Forest greenery

Giving Muara Tae the skills to fight off palm oil threat

Campaigners from EIA are this week returning to the beleaguered forest community of Muara Tae in Indonesia’s East Kalimantan province, where villagers are attempting to take a stand against devastating encroachment by palm oil plantations.

Petrus Asuy (foreground) and his son Masrani on an Ulin stump on the Dayak Benuaq’s customary land (c) EIA/Tom Johnson

EIA has been working to raise awareness of, and support for, the indigenous Dayak Benuaq community’s confrontation since November last year – but this time we’re going back to share our wealth of campaigning experience, supplying cameras and training to enable villagers to capture visual evidence of the destruction of their environment and to expose such abuses to a wider audience.

More than 800 families in Muara Tae rely on the forests for their food, water, medicine, culture and identity; the village has lost more than half of its land and forests during the past 20 years to mining companies, and is now under assault from palm oil companies aggressively expanding into its ancestral forests.

Forest scene in Muara Tae customary land, slated for conversion (c) EIA/Tom Johnson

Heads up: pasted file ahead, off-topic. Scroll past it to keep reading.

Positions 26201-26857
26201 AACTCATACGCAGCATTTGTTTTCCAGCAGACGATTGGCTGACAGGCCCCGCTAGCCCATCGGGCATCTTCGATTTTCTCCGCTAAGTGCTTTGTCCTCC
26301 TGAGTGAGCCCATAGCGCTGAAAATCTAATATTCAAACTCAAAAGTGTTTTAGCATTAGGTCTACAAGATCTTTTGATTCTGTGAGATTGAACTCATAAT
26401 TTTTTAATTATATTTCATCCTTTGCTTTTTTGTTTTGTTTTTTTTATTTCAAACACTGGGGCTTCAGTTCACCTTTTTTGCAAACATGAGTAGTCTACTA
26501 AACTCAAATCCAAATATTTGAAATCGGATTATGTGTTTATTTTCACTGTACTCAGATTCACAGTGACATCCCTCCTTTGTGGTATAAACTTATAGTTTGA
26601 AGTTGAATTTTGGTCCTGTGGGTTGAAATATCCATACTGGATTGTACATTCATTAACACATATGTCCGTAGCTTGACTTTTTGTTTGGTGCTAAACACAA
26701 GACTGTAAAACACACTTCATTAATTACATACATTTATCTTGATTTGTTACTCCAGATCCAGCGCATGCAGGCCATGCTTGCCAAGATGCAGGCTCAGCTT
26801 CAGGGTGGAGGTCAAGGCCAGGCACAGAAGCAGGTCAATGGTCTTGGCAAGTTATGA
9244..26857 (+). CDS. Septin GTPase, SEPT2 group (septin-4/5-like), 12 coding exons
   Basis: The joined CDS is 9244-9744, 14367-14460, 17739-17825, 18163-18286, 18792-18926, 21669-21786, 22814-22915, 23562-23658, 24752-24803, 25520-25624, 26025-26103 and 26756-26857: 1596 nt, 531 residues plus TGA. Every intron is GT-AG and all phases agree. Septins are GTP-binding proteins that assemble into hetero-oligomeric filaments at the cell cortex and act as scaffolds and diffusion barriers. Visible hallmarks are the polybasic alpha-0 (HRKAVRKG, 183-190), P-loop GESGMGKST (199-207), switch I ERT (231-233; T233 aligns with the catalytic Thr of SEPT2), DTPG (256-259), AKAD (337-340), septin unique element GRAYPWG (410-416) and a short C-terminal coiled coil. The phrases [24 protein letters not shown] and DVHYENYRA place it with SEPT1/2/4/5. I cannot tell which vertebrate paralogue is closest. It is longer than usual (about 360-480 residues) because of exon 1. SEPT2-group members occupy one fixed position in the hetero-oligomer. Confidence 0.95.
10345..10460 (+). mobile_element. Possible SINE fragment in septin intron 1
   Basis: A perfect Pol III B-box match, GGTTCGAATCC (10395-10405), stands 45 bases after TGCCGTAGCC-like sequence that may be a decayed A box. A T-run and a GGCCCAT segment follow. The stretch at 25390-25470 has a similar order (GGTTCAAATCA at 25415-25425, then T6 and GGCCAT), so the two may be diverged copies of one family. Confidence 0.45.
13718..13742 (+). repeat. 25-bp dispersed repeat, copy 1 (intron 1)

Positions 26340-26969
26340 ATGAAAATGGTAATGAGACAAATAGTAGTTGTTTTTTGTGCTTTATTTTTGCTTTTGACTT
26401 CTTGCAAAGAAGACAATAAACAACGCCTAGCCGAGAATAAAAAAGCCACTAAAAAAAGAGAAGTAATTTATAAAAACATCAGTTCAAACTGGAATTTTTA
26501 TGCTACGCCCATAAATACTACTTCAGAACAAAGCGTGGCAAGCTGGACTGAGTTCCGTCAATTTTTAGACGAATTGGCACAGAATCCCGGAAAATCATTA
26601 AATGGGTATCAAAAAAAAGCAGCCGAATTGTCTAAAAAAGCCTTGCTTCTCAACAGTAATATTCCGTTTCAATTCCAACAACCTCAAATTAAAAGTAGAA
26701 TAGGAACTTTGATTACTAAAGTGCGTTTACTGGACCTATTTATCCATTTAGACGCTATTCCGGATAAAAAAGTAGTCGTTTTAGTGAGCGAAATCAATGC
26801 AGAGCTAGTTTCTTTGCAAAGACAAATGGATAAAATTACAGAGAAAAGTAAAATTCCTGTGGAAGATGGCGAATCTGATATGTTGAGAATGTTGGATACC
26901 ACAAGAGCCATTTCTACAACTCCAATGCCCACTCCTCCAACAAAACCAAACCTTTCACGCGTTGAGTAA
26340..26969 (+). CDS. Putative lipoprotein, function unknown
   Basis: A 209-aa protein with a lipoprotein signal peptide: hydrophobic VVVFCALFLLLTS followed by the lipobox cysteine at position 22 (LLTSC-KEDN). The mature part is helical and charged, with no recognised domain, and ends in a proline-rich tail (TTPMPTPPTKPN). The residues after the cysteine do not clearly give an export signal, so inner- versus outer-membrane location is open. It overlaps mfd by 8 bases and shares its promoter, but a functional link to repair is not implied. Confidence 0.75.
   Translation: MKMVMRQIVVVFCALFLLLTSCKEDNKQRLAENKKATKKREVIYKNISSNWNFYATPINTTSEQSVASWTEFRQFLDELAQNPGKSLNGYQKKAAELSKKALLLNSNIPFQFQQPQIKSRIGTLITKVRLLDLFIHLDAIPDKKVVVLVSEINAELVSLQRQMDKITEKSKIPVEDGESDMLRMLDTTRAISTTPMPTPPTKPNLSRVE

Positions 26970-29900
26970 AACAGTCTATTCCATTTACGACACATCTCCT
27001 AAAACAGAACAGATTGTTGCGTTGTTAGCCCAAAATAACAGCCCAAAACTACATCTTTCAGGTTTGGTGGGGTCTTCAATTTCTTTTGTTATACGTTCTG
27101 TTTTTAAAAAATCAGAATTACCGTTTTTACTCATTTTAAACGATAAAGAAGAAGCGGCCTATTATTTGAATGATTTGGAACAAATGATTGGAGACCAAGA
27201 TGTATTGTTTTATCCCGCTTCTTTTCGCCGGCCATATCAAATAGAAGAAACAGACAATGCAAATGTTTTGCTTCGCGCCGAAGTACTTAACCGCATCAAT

Although it is undercover investigations and exposés of environmental crime for which EIA is often best known, we also have a long track record of carrying out training in the field with local groups and individuals.

A key aspect of our long-standing campaign in South-east Asia to combat illegal logging and the illegal timber trade has been to build the capacity of civil society in Indonesia through a project delivered alongside local partner Telapak, which has also been working with us in Muara Tae.

EIA visuals specialist Paul Redman will be heading the workshops in Muara Tae; he has been involved in training activists for almost a decade, in India, Indonesia and, most recently, Tanzania.

Joining him for the next two week is new Visual Communications Officer Emma Clark, who will also be producing a videoblog of her experiences during the training workshop.

“Sharing our knowledge though training is a vital part of the way EIA works,” said Redman. “We’re not the kind of organisation that turns up and starts telling people what to do – it’s far more productive to give them the communications tools they need and so empower people to effectively campaign for themselves.”